A shucking good time was had by all at the South Beach Wine and Food Festival’s Oyster Bash. Celebrating—or as they promoted it, shellebrating—the festival’s 15th year, the event was held at the fashionably-chic Lure Fishbar at the Loews Miami Beach Hotel.
Sponsored by Lure Fishbar’s own Josh Capon along with Chef Jeremy Sewall from Island Creek Oyster Bar and Row 34 in Boston and Portsmouth, the two-hour feast included oysters plucked from the flats of Duxbury Bay, the marshlands of Virginia and the glacial waters of Washington State.
I was able to slurp oysters prepared my favorite way—naked, with a drop of lemon on the half shell—and also tried varieties with mignonette toppings, chargrilled and sizzling in garlic butter, and fried. Many of Miami’s best oyster restaurant were represented, as well as others from Charleston and New Orleans.
I arrived early and had a chance to chat with CJ from Island Creek Oyster Bar and Chef Jamie DeRosa from Miami Beach's newest oyster hotspot, Izzy's Fish & Oyster.
CJ got some help shucking from Skip Bennett, left, who founded Island Creek Oysters in 1992, and another pal (with the orange glove) whose name I didn't get! (My excuse? To busy eating oysters!)
CJ told me they brought 30 bags--about 3,000 oysters--for the event, and he guessed he'd personally open a third of them. He was also the only person at the event with a full size poster of himself (actually, there were two of him) available for Instagram selfies. ("It's kinda embarrassing," he sheepishly admitted.)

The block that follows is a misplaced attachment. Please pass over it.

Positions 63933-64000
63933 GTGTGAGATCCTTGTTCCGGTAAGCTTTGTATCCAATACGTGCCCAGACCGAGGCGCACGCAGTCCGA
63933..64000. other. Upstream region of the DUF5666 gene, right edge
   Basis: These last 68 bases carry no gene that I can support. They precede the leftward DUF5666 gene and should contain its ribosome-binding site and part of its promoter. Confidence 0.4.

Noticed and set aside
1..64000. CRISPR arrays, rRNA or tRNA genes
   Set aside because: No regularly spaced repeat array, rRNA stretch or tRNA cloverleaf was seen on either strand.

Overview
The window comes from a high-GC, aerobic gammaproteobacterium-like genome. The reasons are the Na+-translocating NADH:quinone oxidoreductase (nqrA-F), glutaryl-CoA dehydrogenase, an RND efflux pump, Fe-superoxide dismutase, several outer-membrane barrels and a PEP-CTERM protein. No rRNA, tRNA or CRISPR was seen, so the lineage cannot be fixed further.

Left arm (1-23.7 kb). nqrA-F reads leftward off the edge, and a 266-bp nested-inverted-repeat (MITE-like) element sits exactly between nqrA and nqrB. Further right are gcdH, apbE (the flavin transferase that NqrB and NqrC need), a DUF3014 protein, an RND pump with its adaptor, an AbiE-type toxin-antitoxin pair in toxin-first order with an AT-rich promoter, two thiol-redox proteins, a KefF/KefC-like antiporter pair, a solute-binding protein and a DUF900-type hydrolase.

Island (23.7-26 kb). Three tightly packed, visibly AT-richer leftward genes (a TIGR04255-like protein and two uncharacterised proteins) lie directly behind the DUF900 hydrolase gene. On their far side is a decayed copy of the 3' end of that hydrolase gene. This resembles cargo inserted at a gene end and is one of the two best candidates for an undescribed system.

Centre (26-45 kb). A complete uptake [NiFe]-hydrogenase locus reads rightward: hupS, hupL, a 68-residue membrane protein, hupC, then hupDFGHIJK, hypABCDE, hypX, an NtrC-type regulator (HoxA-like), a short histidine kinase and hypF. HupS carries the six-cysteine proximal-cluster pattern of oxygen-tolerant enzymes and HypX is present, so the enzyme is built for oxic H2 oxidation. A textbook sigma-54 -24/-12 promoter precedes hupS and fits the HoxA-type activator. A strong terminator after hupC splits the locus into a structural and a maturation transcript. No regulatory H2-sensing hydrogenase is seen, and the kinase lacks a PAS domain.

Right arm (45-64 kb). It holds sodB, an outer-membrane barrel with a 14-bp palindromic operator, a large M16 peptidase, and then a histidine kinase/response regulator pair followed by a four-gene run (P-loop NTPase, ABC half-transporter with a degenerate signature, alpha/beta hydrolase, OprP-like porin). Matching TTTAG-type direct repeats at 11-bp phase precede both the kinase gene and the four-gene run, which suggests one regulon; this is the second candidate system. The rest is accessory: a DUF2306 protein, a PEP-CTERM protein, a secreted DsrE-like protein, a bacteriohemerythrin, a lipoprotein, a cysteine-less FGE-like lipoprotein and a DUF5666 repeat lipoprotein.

Outside, Chef Angelo Masarin--owner of the Midtown Oyster Bar and Salumeria 104--donned fashionable sunglasses to personally pop open bivalves from Island Creek that were served with a colorful drop of saffron and bottarga.
"Two restaurants were offering char-grilled oysters. The oysters on the left are from Chef Ryan Haigler of New Orlean's Grand Isle Restaurant. Made with Cajun Tasso, smoked oysters, butter and New Orleans-style breadcrumbs. (Whatever "NoLa-style breadcrumbs" means--it is obviously a synonym for yummy.) On another grill, right, Chef Ben McClean from Leon's Oyster Shop in Charleston served bubbling hot oysters with lemon, parsley, butter and Parmesan.
Represnting Izzy's Fish & Oyster Bar, Chef Jamie DeRosa, left, and Chef William Crandall served Island Creek Oysters with a sexy Latin twist of chorizo and salsa verde.
Miami's Mignonette, another local seafood and oyster bar, mixed it up a bit with Irish Points from PEI, and west coast Hama Hamas.
Last, but certainly not least, the crew at Lure served freshly-shucked oysters with an array of tasty toppings.
In another room, the folks at Oyster Creek were playing a spin-the-wheel game for prizes. I REALLY REALLY REALLY wanted to win this knife! It feels so light in the hand--apparently it's hollow--and I'd love to give it a try. Alas, I didn't win. The good news? It's only 364 days to the next Oyster Bash. Better luck to me next time?
I grew up spending part of every summer in Wellfleet, Massachusetts, which included eating many oysters. After stumbling into an oyster shucking competition in Miami Beach in 2006, I’ve become a fan of the sport and have written about local, national, and international competitions for the Boston Globe, Los Angeles Times, American Way Magazine, and the Huffington Post. I've also written oyster-centric stories for Rustik and Modern Farmer. I’ve never met an oyster I didn’t want to eat.